Matters of estate
- Letters of Administration
- Estate Administration
We understand that administering an estate can be stressful as it is an important responsibility that must be carried out with great care. Entrusting Pier Law to assist in administering an Estate will mean you can sleep soundly with the knowledge that we will ensure all legal requirements are met and that the estate is administered as per the will makers instructions.
Our estate team will guide you through the processes of applying for Probate or Letters of Administration and assist with the administration of the estate including closing bank accounts, selling the deceased’s home, selling shares and completing final tax returns.
Dying with a Will
If you die with a will, your trustees will apply for Probate from the High Court. The court looks to see that the will is signed properly, is dated, that you had capacity when you signed the will and that there are no staple holes or marks on the will that imply there was something else attached to the will which is now missing, among other things. If there is anything wrong with the will, the application for Probate is likely to be rejected and your family will have to deal with your estate as if you died without a will.
Dying with no Will
If you don’t have a will and you pass away, it is called dying ‘intestate’. Dying intestate can put many stresses and a great deal of cost on the family you have left behind. They have to apply to the High Court for Letters of Administration to determine who will administer the estate and how the estate will be distributed. The law effectively decides who (from among your family) gets your assets under the Administration Act 1969. There is extra paperwork and extra checks involved when someone dies intestate which results in a greater cost, in some cases almost 3 times more than normal.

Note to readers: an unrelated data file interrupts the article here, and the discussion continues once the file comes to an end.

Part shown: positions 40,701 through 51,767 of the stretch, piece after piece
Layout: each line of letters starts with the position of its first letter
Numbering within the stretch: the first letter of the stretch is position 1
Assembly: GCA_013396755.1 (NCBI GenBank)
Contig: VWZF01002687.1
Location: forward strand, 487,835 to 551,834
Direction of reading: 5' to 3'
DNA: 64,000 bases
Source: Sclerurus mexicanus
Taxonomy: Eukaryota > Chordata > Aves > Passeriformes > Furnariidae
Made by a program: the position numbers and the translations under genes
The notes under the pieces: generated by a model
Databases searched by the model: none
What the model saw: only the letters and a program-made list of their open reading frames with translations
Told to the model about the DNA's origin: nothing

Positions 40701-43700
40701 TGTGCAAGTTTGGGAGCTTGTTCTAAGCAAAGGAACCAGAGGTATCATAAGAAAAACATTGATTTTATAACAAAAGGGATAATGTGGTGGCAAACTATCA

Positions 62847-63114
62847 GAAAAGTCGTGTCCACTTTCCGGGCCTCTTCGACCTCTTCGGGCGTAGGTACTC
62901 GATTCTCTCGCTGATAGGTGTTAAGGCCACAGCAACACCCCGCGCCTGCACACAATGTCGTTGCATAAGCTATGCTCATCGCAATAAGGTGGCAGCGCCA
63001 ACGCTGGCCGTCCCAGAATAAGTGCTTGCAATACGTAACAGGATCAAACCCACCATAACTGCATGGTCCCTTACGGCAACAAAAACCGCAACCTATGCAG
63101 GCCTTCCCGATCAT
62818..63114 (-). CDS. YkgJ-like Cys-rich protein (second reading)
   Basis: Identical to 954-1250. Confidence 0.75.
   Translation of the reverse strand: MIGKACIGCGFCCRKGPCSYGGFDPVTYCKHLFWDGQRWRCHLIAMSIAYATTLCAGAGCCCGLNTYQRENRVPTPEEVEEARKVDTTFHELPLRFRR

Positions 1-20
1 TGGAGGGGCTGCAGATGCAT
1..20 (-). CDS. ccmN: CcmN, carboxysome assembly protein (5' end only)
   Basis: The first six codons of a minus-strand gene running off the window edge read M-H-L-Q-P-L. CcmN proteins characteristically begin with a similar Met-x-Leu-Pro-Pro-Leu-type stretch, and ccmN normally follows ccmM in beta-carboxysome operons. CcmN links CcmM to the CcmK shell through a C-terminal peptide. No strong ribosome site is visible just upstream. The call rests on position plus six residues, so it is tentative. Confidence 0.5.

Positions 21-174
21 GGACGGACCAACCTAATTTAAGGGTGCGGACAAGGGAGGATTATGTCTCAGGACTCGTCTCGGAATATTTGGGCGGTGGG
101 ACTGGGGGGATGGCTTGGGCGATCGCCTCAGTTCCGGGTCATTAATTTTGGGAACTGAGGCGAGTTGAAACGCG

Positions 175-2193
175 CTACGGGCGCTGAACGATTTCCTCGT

This is how your estate will be distributed when you die intestate:
- Spouse / Civil Union Partner / De Facto Partner and children:
- The spouse / civil union partner / de facto partner takes all personal chattels, a set amount as prescribed in the Administration Act 1969 and one third of the rest of the estate; and
- The children take the other two thirds.
- No Spouse / Civil Union Partner / De Facto Parner but have children:
- The children take everything in equal shares
- No Spouse / Civil Union Partner / De Facto Partner and no children:
- The deceased’s parents take everything
- No Spouse / Civil Union Partner / De Facto partner, no children and no parents:
- The deceased’s siblings take everything in equal shares
- No Spouse / Civil Union Partner / De Facto partner, no children, no parents and no siblings:
- The deceased’s grandparents then uncles and aunts
- No Spouse / Civil Union Partner / Fe Facto Partner, no children, no parents, no siblings, no grandparents or uncles and aunts:
- All of the estate belongs to the Crown
Enlist the services of one of our Estate lawyers
If one of your loved ones has passed and you need assistance and guidance as to what you need to do next, please contact one of our friendly staff at one of our offices Styx Mill,Kaiapoi or New Brighton to see how we can help you with your specific needs.